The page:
Tom Cullerton

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Brian Mackey / NPR Illinois

It would be difficult to overstate how consequential the past year was in Illinois government and politics. This week on State Week, the panel looks back at some of the top stories of 2019.

Brian Mackey / NPR Illinois 91.9 FM

The second and final week of the Illinois legislature’s fall veto session begins Tuesday. State lawmakers will have just three days to get a number of proposals — big and small — over as many legislative hurdles as possible.


via Illinois Department of Central Management Services

Illinois Governor J.B. Pritzker says he’s "furious" about the behavior of state lawmakers ensnared in federal probes this year. Now he’s calling for changes in the way lobbyists disclose their finances.

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Brian Mackey / NPR Illinois

President Donald Trump once again dangles the possibility of a commutation for impeached and imprisoned ex-Gov. Rod Blagojevich. 

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Brian Mackey / NPR Illinois

The U.S. attorney’s office in Chicago announced Friday that state Sen. Tom Cullerton was under indictment for embezzeling from a local branch of the Teamsters union. He’s accused of collecting more than $274,000 in pay and benefits for “little or no work.” Cullerton denies the charges.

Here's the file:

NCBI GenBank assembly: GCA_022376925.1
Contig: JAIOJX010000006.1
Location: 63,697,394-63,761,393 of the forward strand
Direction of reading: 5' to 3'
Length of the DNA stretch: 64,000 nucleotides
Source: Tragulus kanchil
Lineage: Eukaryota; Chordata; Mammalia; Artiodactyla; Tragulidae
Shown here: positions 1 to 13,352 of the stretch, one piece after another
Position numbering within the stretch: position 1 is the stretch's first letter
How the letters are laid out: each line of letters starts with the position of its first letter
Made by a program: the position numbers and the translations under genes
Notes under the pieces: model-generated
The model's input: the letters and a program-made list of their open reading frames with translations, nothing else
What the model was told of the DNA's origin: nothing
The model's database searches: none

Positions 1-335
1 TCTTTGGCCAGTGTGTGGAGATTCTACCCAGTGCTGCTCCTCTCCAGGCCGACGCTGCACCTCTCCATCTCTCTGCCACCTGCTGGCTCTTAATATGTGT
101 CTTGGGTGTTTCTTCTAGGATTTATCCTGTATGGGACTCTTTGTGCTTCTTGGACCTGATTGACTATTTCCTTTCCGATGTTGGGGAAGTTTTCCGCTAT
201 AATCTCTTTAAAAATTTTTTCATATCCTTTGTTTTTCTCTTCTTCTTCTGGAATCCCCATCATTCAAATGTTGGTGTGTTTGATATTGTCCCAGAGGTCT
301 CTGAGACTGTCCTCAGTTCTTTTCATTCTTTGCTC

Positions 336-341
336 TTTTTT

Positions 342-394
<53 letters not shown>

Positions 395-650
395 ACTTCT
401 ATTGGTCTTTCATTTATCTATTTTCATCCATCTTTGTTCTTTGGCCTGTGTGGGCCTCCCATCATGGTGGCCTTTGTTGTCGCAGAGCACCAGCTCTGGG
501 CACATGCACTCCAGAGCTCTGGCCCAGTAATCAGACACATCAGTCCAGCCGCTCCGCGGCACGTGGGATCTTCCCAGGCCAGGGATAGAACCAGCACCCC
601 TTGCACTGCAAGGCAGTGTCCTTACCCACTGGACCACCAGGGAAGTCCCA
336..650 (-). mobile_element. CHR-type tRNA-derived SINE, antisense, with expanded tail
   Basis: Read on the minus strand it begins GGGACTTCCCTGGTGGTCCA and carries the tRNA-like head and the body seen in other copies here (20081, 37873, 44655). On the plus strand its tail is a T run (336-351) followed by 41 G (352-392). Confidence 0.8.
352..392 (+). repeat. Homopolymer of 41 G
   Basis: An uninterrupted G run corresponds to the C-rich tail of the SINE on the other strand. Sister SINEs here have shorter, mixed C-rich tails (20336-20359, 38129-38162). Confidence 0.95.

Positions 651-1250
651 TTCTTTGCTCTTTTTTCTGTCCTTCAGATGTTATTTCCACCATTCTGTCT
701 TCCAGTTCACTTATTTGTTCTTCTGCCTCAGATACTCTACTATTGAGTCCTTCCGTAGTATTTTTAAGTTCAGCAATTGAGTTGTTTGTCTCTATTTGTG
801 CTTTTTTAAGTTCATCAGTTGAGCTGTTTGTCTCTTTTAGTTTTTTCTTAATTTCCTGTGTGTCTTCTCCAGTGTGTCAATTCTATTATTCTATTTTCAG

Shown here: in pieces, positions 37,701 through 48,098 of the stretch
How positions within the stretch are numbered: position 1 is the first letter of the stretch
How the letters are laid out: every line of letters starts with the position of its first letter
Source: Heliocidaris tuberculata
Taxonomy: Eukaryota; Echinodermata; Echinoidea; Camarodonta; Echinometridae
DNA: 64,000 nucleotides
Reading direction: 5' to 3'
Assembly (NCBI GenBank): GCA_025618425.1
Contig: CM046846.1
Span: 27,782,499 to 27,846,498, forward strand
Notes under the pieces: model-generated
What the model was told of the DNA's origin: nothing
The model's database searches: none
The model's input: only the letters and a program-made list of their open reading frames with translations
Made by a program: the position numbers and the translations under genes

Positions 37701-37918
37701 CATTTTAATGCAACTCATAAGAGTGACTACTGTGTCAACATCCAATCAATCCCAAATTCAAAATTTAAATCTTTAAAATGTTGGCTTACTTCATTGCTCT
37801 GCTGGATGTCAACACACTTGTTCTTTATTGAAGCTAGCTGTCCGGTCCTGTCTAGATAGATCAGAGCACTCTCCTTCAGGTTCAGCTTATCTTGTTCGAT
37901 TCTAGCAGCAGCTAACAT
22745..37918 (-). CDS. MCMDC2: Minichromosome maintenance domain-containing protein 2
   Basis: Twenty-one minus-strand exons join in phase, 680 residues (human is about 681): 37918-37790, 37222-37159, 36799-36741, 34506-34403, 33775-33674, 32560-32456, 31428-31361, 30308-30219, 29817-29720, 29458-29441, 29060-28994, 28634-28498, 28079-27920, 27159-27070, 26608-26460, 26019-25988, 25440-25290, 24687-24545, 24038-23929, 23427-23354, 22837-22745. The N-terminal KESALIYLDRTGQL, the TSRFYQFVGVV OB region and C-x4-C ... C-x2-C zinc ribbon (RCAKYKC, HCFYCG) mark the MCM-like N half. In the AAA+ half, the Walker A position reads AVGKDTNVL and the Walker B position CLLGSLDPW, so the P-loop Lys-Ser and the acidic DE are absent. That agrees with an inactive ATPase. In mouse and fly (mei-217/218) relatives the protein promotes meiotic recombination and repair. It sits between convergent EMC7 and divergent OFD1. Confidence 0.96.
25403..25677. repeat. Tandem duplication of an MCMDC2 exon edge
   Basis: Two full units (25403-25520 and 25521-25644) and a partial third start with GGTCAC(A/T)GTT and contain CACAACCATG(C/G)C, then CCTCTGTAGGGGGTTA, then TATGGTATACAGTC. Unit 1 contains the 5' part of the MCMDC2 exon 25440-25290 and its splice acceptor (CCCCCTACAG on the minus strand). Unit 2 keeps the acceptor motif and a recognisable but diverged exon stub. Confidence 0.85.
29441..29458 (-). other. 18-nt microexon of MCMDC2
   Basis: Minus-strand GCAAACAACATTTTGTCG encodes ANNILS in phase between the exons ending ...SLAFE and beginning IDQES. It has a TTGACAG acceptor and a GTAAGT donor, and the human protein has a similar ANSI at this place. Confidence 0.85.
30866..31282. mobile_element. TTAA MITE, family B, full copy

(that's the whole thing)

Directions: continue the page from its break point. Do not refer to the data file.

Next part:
Dusty Rhodes / NPR Illinois

There's an old saying that the hardest animal to kill is a school mascot. But Illinois lawmakers are taking a look at possibly thinning the herd.

 

Illinois has some school districts operating with only elementary grades, some with only high school grades, some with fewer than a hundred children — a total of 852 school districts. That's more than any other state except California and Texas, both of which have more than twice our population.

Does it matter?

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flickr/ Tony Webster

Illinois police officers who want to seek mental health care can now do so without jeopardizing their jobs.

Sam Dunklau / NPR Illinois | 91.9 UIS

When Illinois public officials are dismissed for misconduct, they are sometimes awarded large severance packages – which are paid for by taxpayers. A new proposal approved by the Senate would stop the practice.

ilga.gov

While much of the attention was focused on pensions, state legislators yesterday also dealt with measures intended to get a trio of companies to call Illinois home. But they only got halfway there.

Decatur-based Archer Daniels Midland is shopping for a new world headquarters. The agribusiness giant may well choose Chicago; but it wants a tax break from Illinois, like in a measure approved by the Senate.